Tagged public programs

Must See: The Blanton’s Spring Special Exhibition

Through the Eyes of Texas Monet Water Lilies
About 150 UT alumni loaned the Blanton works from their private collections for this special exhibition.

This spring the Blanton Museum of Art presents Through the Eyes of Texas: Masterworks from Alumni Collections, an exhibition of nearly 200 extraordinary objects from the art collections of University of Texas at Austin alumni across the country. Here are four reasons to visit the Blanton before this special exhibition ends May 19:

1. ART HISTORY FROM A TO Z
Through the Eyes of Texas allows visitors to experience significant works that span 4,700 years of art. There are Mayan vessels, tribal masks, Chinese jade, Renaissance paintings, and Old Master prints and drawings, showcased alongside modern and contemporary works by major artists such as Georgia O’Keeffe, Ed Ruscha, Vija Celmins and Kehinde Wiley.

2. SEE A MASTERWORK UP CLOSE
The unique nature of the exhibition enables the Blanton to display works outside the scope of its permanent collection—art and artifacts not normally on view in Austin. Highlights include a 1916-19 Water Lilies painting by Claude Monet, a Robert Rauschenberg “Jammer” from 1975, multiple works by Pablo Picasso and Andy Warhol, an ancient Chinese urn from the Liao Dynasty, and more!

3. LOOK, LISTEN, AND LEARN
Through the Eyes of Texas also explores the stories behind the objects and the lives of the collectors who, after leaving The University of Texas at Austin, have gone on to significantly impact the art world here and abroad. The voices of museum professionals, university faculty, art scholars, and art collectors can be heard in the cell phone audio guide developed exclusively for this exhibition.

4. INTELLECTUALLY STIMULATING PROGRAMMING
The Blanton provides many unique learning opportunities. Public programs at the Blanton are free to attend if you’re a member or UT student, faculty, or staff member. Otherwise, the programs are included in the low cost of museum admission. On Thursdays, museum admission and public programs are free for everyone. Visit the Blanton’s events calendar for details …
March 30, 3 PM: Curator gallery talk, Annette DiMeo Carlozzi
April 4, 12:30 PM: Perspectives, Veronica Roberts
April 11, 12:30 PM: Perspectives, Hao Sheng
April 13, 2 PM: Lecture, Reiko Tomii
April 18, 12:30 PM: Perspectives, Julia Guernsey
April 18, 6 PM: Art Gazes, Paul Bolin
April 27, Noon – Midnight: Fifty Fest, the Blanton’s BIG Birthday Party (FREE!)
May 9, 12:30 PM: Perspectives, Francesca Consagra and Catherine Zinser
May 16, 6 PM: Art Gazes, Veronica Roberts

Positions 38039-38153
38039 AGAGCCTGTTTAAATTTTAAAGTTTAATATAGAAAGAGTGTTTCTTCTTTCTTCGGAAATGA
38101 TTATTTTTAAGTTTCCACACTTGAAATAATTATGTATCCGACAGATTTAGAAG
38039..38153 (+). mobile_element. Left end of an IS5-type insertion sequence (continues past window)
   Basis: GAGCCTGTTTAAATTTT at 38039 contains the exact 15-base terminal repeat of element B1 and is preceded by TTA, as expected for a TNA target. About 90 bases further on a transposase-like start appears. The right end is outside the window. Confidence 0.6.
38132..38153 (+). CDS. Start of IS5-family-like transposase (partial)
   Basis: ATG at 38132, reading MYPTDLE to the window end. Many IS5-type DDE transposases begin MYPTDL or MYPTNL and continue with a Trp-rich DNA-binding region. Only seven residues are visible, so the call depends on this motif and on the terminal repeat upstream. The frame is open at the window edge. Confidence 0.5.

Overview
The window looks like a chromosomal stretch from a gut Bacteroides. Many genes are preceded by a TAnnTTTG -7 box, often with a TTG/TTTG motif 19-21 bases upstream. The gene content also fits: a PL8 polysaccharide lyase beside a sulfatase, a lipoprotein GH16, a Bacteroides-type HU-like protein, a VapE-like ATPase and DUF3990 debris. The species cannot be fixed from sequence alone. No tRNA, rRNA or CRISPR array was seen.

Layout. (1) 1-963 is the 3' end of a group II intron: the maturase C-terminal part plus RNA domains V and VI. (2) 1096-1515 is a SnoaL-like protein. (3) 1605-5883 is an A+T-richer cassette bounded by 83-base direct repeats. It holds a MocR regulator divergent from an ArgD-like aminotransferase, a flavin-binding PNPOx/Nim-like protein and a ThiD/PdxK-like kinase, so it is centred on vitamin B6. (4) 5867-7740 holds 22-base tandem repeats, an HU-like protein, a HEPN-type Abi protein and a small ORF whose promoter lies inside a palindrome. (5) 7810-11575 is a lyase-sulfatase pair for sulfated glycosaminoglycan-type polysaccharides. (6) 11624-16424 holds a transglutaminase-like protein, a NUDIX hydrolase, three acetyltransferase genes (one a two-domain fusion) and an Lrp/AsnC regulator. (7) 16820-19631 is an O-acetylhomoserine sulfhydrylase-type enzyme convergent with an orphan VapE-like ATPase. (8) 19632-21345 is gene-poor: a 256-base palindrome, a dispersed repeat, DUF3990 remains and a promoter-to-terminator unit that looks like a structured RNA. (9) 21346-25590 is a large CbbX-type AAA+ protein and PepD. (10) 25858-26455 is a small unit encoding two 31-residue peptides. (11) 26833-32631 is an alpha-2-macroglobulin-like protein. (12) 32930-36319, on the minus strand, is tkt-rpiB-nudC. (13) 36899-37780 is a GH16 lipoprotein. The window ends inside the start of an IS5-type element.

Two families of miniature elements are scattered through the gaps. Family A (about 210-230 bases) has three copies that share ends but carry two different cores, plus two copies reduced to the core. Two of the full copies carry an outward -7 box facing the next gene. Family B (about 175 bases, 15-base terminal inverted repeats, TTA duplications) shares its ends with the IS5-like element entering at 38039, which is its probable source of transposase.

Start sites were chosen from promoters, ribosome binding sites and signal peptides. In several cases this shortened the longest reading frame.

WHAT TO READ NEXT:
Blanton Blog: Curator on Organizing the Blanton’s First Exhibition on UT Alumni Collecting

facebooktwittergoogle_plusredditpinterestlinkedinmailby feather

A World of Interest: Frida Kahlo

Mexican artist Frida Kahlo’s Self–portrait with Thorn Necklace and Hummingbird (1940) has returned to the Harry Ransom Center and is on display in the lobby through January 8, 2012.

Join us on Thursday, October 27, at 7 p.m. for a lecture by Peter Mears, Associate Curator of Art at the Ransom Center. Mears discusses how the Ransom Center acquired the painting and a small but important collection of modern Mexican art from photographer and collector Nickolas Muray, who was also Kahlo’s lover. Mears will also provide an overview of this iconic painting’s worldly travels, which serve as a cultural barometer reflecting the trends, issues, and cross-cultural themes prevalent in the art world over the past two decades.

The painting, one of the Ransom Center’s most famous and frequently borrowed artworks, has been on almost continuous loan since 1990. During that time, the painting has been featured in exhibitions in more than 25 museums in the United States and around the world.

The painting was most recently on loan as part of a Kahlo retrospective tour with stops at the Martin-Gropius-Bau in Berlin, Germany; the Kunstforum Wien in Vienna, Austria; and the Museo Thyssen-Bornemisza in Madrid, Spain. View a map of where the painting has travelled in the past 20 years.

Watch a video documenting the painting’s return, unpacking, and conservation assessment.

 

Visit the Harry Ransom Center

The galleries are open Tuesday through Friday from 10 a.m. to 5 p.m. with extended hours on Thursday until 7 p.m., and Saturday and Sunday from noon to 5 p.m. Closed Mondays.

Docent-led tours are offered Tuesdays at noon, Saturdays at 2 p.m., and Sundays at 2 p.m.

The Ransom Center is located at 21st and Guadalupe. Admission is free. Your donation supports the Ransom Center’s exhibitions and public programs.

facebooktwittergoogle_plusredditpinterestlinkedinmailby feather